The most important rootstock in the California walnut industry is Paradox, which refers to the offspring of a California black walnut pollenized by an English walnut (Juglans regia). Paradox was developed by Luther Burbank, who did not distinguish between Northern (Juglans hindsii) and Southern (J. californica) California black walnut. Although it is generally accepted that Paradox designates hybrids between J. hindsii and J. regia, the name is commonly applied to any black walnut - English walnut hybrid. Moreover, due to gene flow among black walnut species, the genealogy of Paradox hybrids may also include species such as J. major and J. nigra. Since the nuts from which Paradox seedlings are grown are collected from wild trees, their genetic backgrounds are not generally known. In conjunction with a large study aimed at evaluating Paradox hybrids from different industry sources, we have been working on developing molecular markers that can be used to infer the parentage (maternal black walnut species and paternal English walnut cultivar) of individual Paradox seedlings. Chloroplast (trn gene spacers) and nuclear (ITS) DNA sequences have been useful for distinguishing species and PCR-based screens have been developed based on these sequence differences. ISSR markers have been used to distinguish cultivars. Our results indicate that, among industry Paradox sources, there is considerable genetic contribution from species other than J. hindsii. The markers developed in this study also have applications in verifying cultivar identification and genealogy and in investigating the parentage of other hybrids, such as Royal hybrids, designated by Burbank as the hybrid between eastern (J. nigra) and California black walnut.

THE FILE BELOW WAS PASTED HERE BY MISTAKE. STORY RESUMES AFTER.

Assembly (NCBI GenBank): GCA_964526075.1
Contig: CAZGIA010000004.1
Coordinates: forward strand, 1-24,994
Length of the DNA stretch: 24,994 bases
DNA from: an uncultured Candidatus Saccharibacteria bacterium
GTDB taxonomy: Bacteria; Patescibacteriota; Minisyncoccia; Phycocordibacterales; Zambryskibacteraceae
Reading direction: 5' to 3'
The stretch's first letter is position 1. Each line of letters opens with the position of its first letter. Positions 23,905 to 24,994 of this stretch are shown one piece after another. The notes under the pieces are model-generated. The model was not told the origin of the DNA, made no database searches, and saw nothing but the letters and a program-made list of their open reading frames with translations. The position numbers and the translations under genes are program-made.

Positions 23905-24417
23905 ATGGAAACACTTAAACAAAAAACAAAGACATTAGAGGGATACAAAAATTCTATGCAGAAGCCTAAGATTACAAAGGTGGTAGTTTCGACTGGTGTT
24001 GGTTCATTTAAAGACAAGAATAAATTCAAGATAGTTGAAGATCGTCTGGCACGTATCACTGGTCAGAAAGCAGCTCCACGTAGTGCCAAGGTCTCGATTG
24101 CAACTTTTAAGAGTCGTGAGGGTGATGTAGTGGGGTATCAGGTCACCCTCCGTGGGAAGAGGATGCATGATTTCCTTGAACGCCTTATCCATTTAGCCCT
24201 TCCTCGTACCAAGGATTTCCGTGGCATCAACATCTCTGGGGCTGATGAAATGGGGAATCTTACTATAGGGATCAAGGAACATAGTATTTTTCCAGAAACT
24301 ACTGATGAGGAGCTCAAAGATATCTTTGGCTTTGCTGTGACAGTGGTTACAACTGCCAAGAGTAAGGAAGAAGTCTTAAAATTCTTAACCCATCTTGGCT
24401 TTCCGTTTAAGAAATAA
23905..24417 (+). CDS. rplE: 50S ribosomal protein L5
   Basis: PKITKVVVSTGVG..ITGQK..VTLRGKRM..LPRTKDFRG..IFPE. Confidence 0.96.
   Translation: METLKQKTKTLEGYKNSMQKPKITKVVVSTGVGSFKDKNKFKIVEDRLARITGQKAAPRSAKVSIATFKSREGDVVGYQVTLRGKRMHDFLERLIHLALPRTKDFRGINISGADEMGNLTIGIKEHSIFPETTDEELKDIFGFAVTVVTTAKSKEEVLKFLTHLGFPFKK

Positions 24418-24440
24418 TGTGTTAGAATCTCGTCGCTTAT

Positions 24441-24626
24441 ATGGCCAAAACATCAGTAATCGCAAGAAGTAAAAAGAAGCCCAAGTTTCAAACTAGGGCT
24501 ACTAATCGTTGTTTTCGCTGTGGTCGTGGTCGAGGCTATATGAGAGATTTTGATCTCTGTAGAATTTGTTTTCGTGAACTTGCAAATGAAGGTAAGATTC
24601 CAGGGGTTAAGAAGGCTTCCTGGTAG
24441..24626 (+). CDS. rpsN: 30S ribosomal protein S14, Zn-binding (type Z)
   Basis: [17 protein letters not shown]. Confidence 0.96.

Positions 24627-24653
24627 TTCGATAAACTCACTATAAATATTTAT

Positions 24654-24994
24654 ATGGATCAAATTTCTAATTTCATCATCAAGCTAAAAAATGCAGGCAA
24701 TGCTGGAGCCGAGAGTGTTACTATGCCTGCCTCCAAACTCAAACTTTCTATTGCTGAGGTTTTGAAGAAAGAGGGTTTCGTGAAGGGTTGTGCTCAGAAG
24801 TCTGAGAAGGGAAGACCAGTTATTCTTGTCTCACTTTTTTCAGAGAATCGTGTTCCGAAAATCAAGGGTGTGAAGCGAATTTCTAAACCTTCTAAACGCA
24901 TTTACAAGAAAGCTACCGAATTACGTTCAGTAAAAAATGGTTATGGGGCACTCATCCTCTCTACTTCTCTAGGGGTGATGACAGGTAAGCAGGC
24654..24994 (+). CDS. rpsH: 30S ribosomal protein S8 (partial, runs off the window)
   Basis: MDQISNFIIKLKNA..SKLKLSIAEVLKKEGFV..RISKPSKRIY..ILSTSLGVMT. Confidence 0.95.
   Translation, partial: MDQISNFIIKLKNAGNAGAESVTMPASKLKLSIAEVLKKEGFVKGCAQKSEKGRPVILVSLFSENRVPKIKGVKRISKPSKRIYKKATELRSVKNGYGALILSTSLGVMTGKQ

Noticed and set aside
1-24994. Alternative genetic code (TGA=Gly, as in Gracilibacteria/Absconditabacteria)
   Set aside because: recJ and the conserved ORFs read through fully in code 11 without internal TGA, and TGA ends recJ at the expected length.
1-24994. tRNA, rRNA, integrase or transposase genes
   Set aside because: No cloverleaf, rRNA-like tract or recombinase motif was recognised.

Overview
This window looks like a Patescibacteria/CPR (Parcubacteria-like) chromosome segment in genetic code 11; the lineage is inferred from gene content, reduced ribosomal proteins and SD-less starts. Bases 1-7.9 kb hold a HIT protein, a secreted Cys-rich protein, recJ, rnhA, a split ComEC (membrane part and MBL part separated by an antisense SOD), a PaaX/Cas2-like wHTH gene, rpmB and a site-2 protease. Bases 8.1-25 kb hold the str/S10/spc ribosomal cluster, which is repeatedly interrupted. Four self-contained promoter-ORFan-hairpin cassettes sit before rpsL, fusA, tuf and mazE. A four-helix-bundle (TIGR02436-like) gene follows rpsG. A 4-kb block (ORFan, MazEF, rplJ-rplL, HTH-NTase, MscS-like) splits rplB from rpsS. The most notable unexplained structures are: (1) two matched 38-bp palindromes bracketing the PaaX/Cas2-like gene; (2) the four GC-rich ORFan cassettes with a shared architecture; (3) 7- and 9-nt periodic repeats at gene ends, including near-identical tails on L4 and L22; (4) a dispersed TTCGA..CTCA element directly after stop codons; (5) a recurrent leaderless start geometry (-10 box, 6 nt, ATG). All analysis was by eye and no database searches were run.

Key words: cultivar identification, hybrids, ISSRs, Juglans, molecular markers